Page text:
Years ago, I attended a Blogs with Balls conference. It was one of the early ones. I remember a few things from it. Namely, awkwardly stopping Brian Cook about how he did those Under Further Reviews at MGoBlog and getting a quick "Just do it, man." It's continued to inspire me to do the goal against reviews, Killing Time, the EHM Let's Pretend, etc.) Also, that the keynote speaker had nothing to do with sports. It was entrepreneur Gary Vaynerchuk. He talked with impressive, pro-wrestler like enthusiasm about content and connecting with the people targeted for said content. His main tagline was that making connections is the Queen. Content is King, but how you deal with others who engage in said content was almost as important. He spoke in generalities because in his case, he was doing it for wine and business consulting. The lesson I took applies to this blog. That is, respond to the emails, read the comments, pay attention to the mentions on Twitter, and just be involved. Even if it's answering the same question a million times; it's not the millionth time to whoever asked the question and they certainly matter as much as the next person. And given that a lot of this is done online, people do notice. It's akin to rewarding good behavior. It encourages more of it, which can drive content, drive interest, and maybe even more. I'm not saying a good blogger should only do what the audience wants. At the end of the day, it's your blog. You're in control and you should do what you're comfortable with. But reaching out to the audience is the next level beyond regarding the reader with respect.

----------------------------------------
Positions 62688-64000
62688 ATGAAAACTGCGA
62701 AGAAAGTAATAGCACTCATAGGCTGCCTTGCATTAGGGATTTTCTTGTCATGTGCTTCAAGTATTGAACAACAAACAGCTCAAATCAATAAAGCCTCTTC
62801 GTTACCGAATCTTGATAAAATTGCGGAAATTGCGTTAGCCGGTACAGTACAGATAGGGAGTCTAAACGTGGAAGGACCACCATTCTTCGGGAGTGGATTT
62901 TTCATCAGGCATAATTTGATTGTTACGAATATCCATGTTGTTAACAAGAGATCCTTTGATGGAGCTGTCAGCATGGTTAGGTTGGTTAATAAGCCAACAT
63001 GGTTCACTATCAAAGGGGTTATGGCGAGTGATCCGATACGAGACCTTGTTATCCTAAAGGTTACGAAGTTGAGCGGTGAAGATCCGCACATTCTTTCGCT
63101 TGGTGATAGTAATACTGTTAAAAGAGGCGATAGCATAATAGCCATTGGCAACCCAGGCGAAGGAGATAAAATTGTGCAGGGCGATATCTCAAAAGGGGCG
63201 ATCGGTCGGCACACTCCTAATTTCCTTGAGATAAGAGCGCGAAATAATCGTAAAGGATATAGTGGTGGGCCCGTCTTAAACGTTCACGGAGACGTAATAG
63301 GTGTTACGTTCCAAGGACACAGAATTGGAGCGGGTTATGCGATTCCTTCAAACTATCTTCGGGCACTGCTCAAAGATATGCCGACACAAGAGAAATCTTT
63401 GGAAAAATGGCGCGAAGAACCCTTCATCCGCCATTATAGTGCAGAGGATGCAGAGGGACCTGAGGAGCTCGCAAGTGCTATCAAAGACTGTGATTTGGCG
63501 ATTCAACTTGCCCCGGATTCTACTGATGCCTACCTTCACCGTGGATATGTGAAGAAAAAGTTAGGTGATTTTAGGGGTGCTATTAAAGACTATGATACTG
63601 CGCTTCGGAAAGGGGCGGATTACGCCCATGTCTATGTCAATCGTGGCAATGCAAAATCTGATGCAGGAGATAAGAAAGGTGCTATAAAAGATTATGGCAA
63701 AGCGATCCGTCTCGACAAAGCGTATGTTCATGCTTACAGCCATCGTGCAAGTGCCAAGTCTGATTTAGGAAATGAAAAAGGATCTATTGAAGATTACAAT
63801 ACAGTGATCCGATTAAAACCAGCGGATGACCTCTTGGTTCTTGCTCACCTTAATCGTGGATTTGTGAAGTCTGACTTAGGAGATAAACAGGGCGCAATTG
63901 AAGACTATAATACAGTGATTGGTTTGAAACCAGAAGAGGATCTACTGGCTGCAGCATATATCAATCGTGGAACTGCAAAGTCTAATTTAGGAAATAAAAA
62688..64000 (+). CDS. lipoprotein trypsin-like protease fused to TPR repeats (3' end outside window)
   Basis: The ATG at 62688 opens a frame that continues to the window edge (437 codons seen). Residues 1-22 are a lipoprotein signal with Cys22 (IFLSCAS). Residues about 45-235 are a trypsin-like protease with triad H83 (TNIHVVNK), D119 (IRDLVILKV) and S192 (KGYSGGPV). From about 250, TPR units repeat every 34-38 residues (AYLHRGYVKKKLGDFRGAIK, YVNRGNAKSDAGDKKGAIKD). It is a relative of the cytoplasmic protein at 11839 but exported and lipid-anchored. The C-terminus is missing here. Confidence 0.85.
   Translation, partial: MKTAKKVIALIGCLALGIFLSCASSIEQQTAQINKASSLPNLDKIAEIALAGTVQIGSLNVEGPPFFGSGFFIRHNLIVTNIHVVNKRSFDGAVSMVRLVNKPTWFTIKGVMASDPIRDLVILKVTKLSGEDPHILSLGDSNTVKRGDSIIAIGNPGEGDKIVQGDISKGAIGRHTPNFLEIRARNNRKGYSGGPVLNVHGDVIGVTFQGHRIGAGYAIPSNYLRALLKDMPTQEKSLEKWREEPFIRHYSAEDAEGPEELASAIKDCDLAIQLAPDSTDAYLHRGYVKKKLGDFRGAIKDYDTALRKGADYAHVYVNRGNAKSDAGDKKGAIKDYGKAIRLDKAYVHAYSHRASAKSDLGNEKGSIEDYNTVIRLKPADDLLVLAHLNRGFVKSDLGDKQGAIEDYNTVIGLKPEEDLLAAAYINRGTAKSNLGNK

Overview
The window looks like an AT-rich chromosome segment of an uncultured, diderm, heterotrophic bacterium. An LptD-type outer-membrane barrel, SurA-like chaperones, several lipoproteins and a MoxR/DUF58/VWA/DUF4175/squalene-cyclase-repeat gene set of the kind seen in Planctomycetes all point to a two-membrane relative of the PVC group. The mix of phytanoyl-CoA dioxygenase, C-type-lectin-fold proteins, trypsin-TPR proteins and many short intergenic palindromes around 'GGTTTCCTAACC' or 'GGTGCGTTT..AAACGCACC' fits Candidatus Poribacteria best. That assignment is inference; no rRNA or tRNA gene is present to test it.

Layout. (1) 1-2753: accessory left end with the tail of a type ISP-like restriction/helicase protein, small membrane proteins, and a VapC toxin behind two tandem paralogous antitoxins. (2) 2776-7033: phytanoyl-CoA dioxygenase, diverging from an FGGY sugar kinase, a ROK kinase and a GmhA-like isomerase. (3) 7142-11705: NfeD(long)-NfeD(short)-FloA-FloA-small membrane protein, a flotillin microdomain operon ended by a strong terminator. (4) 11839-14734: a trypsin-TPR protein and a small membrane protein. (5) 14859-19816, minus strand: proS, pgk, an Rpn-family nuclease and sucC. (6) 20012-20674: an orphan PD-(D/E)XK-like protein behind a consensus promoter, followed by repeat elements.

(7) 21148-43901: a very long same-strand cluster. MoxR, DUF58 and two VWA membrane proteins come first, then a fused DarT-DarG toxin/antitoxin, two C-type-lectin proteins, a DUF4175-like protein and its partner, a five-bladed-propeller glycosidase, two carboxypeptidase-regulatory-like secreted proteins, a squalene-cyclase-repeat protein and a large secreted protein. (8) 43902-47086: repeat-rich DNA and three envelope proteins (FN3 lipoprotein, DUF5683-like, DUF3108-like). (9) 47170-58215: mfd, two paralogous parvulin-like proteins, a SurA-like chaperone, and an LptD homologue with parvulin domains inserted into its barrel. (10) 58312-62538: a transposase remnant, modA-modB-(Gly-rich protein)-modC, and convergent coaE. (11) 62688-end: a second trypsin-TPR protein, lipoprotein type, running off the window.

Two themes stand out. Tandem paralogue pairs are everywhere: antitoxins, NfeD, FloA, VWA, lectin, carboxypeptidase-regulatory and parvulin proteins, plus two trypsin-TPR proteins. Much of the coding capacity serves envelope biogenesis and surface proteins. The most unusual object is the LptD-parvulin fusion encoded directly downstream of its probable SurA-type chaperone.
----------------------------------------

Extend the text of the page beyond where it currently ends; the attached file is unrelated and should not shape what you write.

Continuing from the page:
To that end, I'm bothered when readers just get picked on. I use Twitter quite a lot. Perhaps too much. Here's something that I see from other writers online on Twitter on a regular basis. I see them quote something they think is stupid, wrong, ignorant, etc. and just Tweet out something snarky against it. Yes, there are a lot of people who are mean and write bad things and so forth. There are ways to deal with that. But by putting it on a platform doesn't shame them from existence or teach any lesson beyond "Don't bother me, or I'll taunt you some more." All that does is tell me that the writer thinks the quoted person is dumb and he or she is not dumb. That the writer thinks he or she knows better. They may very well could, but my opinion of that writer is lowered. They probably don't intend to be constructive; they just want to highlight a bad thing in their eyes and just say that they don't like the bad thing. (And in some cases, not even give a chance for that per Said writers might as well hold up a sign saying "I WILL REWARD BAD BEHAVIOR" as they wonder why they seemingly continue to get the dumb stuff in whatever area. They are effectively encouraging it and for what? To signal to their colleagues or the "Good and decent people" that they are on The Right SideTM? They may be on the right side and are good and decent people, but it doesn't make me want to interact with them. It doesn't make me want to read what they have to say. It just tells me that they may not respect their readers. I can't respect that. So please don't do that.